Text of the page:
arXiv.svg (5.58 kB)
Dual-ratio approach for detection of point fluorophores in biological tissue
preprintposted on 2023-05-27, 16:01 authored by Giles Blaney, Fernando Ivich, Angelo Sassaroli, Mark Niedre, Sergio Fantini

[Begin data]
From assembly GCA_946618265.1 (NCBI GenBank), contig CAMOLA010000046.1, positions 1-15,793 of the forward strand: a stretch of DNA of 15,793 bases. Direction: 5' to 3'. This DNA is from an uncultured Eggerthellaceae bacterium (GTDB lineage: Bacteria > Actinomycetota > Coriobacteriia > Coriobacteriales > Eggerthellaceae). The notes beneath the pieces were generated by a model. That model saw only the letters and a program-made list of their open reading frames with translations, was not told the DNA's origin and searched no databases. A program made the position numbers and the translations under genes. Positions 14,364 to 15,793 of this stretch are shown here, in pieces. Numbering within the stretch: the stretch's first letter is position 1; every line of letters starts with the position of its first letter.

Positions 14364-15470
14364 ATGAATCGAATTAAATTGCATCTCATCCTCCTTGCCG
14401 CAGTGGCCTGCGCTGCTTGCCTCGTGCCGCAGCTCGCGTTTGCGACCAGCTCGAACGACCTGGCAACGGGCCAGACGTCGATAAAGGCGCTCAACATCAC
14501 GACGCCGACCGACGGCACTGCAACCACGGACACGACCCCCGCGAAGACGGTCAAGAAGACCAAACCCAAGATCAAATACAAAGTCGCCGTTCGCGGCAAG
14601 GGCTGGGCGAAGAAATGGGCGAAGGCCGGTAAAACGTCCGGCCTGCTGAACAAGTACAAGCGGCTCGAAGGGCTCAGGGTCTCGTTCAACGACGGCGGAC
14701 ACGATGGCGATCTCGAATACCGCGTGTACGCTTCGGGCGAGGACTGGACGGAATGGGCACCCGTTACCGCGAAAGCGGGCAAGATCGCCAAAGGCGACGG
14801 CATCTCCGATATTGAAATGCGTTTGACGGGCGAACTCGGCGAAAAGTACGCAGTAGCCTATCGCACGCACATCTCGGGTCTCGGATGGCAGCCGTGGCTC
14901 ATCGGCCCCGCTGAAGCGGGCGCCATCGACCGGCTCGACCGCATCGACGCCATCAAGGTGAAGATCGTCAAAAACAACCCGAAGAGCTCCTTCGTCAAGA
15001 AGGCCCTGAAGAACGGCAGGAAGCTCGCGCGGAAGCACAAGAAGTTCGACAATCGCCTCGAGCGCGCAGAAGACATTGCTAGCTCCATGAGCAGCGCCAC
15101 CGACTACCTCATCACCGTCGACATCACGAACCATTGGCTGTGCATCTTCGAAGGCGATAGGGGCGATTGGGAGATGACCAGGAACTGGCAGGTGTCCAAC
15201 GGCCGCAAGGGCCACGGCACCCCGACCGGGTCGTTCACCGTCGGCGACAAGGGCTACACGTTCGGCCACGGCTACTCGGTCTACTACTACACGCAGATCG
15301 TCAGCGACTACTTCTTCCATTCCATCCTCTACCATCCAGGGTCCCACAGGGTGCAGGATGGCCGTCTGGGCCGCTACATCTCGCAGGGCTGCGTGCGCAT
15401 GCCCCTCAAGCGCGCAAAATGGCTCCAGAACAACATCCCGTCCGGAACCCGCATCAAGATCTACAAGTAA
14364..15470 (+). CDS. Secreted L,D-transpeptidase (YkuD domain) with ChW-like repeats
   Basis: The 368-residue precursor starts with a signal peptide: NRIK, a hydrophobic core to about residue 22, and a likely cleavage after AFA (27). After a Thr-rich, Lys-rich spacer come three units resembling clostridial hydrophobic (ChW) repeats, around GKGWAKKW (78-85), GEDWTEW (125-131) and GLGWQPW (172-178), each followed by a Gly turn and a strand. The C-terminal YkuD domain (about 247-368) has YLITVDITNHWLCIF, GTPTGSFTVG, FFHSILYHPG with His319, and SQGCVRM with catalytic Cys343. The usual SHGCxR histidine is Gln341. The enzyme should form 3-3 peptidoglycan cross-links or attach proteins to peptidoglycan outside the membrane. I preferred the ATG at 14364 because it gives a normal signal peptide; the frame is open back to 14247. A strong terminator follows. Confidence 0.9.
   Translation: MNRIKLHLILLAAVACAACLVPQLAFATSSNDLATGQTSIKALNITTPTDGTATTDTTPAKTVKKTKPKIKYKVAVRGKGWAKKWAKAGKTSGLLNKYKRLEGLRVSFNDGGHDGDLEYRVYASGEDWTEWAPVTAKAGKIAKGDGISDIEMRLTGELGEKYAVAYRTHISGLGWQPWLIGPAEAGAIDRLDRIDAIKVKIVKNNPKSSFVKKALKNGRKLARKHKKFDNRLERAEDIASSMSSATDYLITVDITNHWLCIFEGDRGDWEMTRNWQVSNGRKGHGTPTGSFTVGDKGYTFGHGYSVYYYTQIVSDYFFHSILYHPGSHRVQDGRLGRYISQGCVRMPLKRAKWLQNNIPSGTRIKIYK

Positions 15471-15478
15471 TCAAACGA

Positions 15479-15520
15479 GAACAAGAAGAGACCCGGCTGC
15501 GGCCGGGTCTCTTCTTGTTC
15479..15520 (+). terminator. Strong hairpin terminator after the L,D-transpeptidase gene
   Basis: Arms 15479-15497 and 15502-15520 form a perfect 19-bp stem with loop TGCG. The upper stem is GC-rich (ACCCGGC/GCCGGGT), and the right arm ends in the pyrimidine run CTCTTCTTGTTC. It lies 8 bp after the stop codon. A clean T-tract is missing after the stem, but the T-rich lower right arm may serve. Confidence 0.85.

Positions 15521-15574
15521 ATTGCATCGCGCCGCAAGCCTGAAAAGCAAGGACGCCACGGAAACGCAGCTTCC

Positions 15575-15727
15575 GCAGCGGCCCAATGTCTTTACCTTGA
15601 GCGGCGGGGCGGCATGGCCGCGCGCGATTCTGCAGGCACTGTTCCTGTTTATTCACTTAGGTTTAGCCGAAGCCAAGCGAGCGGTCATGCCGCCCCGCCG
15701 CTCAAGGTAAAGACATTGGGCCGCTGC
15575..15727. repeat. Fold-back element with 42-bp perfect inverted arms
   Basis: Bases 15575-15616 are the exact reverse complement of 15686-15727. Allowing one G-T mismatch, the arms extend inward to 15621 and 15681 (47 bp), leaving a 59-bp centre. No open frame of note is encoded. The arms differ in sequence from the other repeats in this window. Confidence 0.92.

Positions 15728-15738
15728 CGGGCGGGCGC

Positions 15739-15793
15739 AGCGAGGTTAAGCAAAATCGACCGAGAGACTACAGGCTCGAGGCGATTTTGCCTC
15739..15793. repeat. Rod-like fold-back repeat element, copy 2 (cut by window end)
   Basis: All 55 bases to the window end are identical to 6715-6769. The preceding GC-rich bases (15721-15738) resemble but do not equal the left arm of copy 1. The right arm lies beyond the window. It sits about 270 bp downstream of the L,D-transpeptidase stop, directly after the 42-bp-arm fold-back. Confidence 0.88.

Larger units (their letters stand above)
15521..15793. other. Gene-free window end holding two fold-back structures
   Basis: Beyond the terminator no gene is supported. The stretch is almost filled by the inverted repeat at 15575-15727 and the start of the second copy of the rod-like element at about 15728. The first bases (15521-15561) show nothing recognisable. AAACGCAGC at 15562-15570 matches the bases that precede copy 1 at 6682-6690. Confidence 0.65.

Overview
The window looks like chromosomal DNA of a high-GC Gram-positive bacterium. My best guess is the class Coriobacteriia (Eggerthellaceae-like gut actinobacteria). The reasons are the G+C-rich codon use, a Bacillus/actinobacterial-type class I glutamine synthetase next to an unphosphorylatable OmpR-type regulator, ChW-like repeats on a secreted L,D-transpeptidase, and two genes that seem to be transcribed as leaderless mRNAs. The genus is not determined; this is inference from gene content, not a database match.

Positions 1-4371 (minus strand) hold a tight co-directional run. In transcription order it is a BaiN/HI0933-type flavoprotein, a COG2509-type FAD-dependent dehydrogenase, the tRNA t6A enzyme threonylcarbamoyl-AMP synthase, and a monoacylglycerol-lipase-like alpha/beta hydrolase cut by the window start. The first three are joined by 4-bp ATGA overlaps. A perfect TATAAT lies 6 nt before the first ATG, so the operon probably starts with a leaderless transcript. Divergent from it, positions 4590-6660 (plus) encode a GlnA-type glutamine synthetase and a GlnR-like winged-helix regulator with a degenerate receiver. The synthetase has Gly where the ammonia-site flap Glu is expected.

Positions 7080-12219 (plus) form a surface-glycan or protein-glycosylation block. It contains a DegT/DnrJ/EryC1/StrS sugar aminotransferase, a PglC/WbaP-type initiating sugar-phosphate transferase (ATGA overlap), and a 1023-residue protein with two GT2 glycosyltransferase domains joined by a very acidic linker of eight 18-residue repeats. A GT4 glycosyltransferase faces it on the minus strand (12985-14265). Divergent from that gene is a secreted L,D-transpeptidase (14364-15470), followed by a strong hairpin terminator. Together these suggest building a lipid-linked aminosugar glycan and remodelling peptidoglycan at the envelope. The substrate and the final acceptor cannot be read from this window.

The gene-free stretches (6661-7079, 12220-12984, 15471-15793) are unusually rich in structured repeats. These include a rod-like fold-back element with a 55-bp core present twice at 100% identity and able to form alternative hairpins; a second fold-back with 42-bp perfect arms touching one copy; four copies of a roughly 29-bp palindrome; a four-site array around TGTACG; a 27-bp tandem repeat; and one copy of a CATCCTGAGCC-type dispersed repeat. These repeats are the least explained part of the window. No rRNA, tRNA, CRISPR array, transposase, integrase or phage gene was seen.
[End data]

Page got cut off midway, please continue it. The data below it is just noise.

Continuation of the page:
Significance: Diffuse in-vivo Flow Cytometry (DiFC) is an emerging fluorescence sensing method to non-invasively detect labeled circulating cells in-vivo. However, due to Signal-to-Noise Ratio (SNR) constraints largely attributed to background tissue autofluorescence, DiFC's measurement depth is limited. multiplies Aim: The Dual-Ratio (DR) / dual-slope is a new optical measurement method that aims to suppress noise and enhance SNR to deep tissue regions. We aim to investigate the combination of DR and Near-InfraRed (NIR) DiFC to improve circulating cells' maximum detectable depth and SNR. Approach: Phantom experiments were used to estimate the key parameters in a diffuse fluorescence excitation and emission model. This model and parameters were implemented in Monte-Carlo to simulate DR DiFC while varying noise and autofluorescence parameters to identify the advantages and limitations of the proposed technique. Results: Two key factors must be true to give DR DiFC an advantage over traditional DiFC; first, the fraction of noise that DR methods cannot cancel cannot be above the order of 10% for acceptable SNR. Second, DR DiFC has an advantage, in terms of SNR, if the distribution of tissue autofluorescence contributors is surface-weighted. Conclusions: DR cancelable noise may be designed for (e.g. through the use of source multiplexing), and indications point to the autofluorescence contributors' distribution being truly surface-weighted in-vivo. Successful and worthwhile implementation of DR DiFC depends on these considerations, but results point to DR DiFC having possible advantages over traditional DiFC.